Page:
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William Blake wrote, “Think in the morning. Act in the noon. Eat in the evening. Sleep in the night.”
Henry David Thoreau wrote, “An early-morning walk is a blessing for the whole day.”
Jonathan Swift wrote. “I never knew a man come to greatness or eminence who lay abed late in the morning.”
Benjamin Franklin wrote “Early to bed and early to rise, makes a man healthy, wealthy, and wise.”
For centuries, philosophers have written about the advantages of rising early. However, are early risers really more productive than late risers? Research seems to confirm it, and what’s more, early birds tend to be healthier overall than their night owl compatriots.
First, what is a morning person? The term is informally defined as someone who feels awake and full of energy in the mornings. Morning people also tend to wake up naturally around the same time each day, by 7 a.m. or earlier.
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Research shows that early risers are more productive at work, get better grades and are healthier in mind and body. One theory is that getting up early gives you more time to prepare for the day.
According to a 2014 study published in the Journal of Applied Psychology, work supervisors evaluated morning workers as more conscientious than those who start work later. These findings remained constant even after researchers accounted for total work hours and objective job performance reports.
A study conducted in 2013 of students at five German high schools found that late risers had lower grades than morning people, even after researchers accounted for factors such as cognitive abilities and their motivation to do well in school. Another study conducted by the University of North Texas in Denton of more than 800 college students found that early risers had a GPA that was a full point higher – 3.5 as compared with 2.5 — than their night owl peers.
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Study author Daniel J. Taylor theorized that early bird students find it easier get to classes on time and to study before later classes. He added that students who go to bed earlier might be less likely to drink excessively or to participate in other activities that could negatively affect their academic performance.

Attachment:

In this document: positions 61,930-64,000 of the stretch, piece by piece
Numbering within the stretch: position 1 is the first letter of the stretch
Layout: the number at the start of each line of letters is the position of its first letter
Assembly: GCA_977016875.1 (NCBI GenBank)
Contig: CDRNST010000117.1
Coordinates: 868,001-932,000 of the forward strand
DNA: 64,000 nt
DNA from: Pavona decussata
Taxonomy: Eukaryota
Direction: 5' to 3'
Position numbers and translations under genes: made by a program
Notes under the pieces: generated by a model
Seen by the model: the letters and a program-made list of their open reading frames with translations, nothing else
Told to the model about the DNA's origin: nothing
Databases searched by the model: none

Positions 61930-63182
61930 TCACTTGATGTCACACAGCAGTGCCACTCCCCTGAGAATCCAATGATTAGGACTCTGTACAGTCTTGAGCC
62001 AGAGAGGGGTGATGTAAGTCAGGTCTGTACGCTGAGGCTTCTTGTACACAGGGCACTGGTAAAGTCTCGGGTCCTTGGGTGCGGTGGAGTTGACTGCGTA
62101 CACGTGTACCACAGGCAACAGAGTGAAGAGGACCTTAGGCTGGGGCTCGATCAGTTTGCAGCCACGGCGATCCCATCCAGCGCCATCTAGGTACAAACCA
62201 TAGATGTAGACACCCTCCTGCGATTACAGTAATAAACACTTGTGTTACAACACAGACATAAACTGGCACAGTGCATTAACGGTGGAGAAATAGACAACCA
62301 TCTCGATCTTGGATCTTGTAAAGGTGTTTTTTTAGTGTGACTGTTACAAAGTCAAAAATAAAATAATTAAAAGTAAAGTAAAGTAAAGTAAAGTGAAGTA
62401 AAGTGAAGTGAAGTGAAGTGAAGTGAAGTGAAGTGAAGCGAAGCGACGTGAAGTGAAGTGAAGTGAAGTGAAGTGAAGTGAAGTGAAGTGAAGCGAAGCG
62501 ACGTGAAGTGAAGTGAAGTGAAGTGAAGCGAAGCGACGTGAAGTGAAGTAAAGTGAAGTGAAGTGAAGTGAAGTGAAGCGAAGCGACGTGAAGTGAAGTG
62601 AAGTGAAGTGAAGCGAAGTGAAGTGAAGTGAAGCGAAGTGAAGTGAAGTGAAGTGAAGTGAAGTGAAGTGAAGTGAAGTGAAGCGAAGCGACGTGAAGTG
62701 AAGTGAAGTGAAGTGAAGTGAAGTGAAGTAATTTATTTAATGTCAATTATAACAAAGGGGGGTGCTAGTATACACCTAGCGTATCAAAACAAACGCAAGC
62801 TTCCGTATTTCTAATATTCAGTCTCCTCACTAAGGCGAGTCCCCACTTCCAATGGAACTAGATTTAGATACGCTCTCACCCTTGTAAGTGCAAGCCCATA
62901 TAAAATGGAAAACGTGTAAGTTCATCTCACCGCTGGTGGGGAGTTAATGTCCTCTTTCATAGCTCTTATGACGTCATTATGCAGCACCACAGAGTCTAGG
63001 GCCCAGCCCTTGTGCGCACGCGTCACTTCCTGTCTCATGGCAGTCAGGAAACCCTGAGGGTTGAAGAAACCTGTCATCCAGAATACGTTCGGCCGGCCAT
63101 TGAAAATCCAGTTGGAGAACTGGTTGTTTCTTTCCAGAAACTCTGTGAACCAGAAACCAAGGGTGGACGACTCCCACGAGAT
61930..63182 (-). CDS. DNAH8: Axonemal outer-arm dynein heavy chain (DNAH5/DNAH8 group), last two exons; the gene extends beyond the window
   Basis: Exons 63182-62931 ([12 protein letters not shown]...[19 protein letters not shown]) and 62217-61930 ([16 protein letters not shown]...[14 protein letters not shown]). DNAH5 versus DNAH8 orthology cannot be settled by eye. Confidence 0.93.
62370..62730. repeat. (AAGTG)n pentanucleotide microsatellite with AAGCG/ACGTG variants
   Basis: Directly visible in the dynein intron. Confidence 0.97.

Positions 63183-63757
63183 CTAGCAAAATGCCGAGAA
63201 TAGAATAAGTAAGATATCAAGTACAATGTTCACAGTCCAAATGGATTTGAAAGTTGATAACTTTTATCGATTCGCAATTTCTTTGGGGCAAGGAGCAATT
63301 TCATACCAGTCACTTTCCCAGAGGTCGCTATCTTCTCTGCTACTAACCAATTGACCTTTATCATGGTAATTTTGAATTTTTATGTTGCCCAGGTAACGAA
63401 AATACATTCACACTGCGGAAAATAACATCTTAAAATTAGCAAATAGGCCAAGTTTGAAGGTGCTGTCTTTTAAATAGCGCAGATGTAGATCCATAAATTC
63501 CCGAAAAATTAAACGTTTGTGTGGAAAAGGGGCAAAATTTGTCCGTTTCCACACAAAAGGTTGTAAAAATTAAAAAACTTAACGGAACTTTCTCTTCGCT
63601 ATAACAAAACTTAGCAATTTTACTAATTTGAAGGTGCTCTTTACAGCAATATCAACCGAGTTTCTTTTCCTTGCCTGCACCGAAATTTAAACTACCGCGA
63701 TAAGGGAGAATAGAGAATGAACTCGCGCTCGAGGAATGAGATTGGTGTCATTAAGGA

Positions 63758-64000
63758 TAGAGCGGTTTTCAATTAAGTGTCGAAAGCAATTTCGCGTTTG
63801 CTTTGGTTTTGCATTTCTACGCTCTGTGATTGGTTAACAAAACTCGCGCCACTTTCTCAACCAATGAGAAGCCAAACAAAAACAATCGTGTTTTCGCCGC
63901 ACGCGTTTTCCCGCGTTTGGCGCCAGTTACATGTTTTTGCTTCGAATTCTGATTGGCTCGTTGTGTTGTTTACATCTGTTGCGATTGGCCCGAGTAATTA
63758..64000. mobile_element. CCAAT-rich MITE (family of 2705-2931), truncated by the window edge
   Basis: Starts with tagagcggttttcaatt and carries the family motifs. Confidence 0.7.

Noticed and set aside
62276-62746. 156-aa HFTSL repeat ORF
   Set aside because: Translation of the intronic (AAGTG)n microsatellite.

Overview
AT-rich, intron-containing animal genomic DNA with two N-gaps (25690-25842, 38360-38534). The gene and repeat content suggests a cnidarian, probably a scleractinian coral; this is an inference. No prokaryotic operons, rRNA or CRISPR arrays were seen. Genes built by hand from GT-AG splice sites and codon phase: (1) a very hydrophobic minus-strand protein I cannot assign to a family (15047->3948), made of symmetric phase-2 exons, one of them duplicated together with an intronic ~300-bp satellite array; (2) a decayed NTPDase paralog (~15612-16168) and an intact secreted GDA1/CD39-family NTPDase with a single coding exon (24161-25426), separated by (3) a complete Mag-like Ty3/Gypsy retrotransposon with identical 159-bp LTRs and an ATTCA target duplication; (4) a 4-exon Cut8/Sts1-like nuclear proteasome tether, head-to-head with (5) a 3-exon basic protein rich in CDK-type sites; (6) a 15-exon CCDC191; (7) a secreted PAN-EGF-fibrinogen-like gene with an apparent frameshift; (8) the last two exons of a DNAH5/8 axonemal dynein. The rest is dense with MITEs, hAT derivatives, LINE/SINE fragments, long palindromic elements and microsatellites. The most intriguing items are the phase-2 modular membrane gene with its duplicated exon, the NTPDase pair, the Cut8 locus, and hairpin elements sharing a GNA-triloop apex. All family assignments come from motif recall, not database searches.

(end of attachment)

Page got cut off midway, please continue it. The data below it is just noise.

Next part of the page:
Whether or not you are an early or late riser can also affect your body weight, according to research by Northwestern University. The study, which found that early risers have a lower body mass index (BMI) than late risers, connected this finding with the body’s dependence on the circadian rhythm. Lead researcher Phyllis C. Zee concluded that if we do not get enough light at the appropriate times of day, our body clock could be affected, leading to an altered metabolism and weight gain.
Early risers also tend to be more consistent in adhering to an exercise regime, according to the American Council on Exercise. Most studies indicate that people who exercise in the morning set and maintain more rigorous workout schedules.
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An altered body clock can even affect your driving ability. Spanish researchers found that night owls taking an 8 a.m. driving test performed worse than they did on the same test given at 8 p.m. Early risers, on the other hand, had consistently better scores at both times.
An interesting aspect of these and other studies about early risers is that the findings do not have to do with the amount of sleep we get, but instead with when we sleep. Our bodies are designed to sleep with a natural circadian rhythm that is connected with sunlight and darkness. To put it simply, most people who adjust to this cycle sleep better.
Research by Harvard University suggests that night owls can reset their circadian rhythm by going outside into the daylight early in the morning. If you are a late riser, one way to work your way into an earlier wake-up time is to get up a half-hour earlier for three days and then to repeat the process with another 30 minutes adjustment.
If you need more of an inducement to “get up and at ‘em” earlier, research indicates that early risers are happier than night owls. According to a University of Toronto study of more than 700 adults, morning people reported up to 25 percent higher feelings of cheerfulness, happiness and alertness than their night owl counterparts did. The study linked early exposure to daylight to more energy and a reduced risk of depression.
Convinced? Here are some other tips to move to more of an early bird lifestyle:
- Sleep in a quiet, dark room for effective sleep. Turn off electronic screens 30 to 60 minutes before you get in bed.
- Get everything you will need in the morning – such as clothes and lunch — together before you go to bed. Shortening your morning to-do list makes it easier to get out of bed in the morning.
- Maintain a regular evening routine that will let your mind and body know it is time for sleep.
- Be consistent by setting your alarm clock for the same time every morning — weekdays and weekends.
- Move the alarm clock away from the bed so that you must get out of bed to reach it. Set it to play a pleasing tone and skip the snooze button once and for all.
- Open your curtains and shades to let in as much light as possible.
- Drink a glass of water soon after rising. Dehydration causes fatigue. If you are groggy when you wake up, you may need water, not more sleep.
- Eat breakfast for the energy and brain food it provides.
The bottom line is your grandmother was right. Early birds do get the worm. Why not make getting up a half hour earlier or more one of your New Year’s Resolutions?
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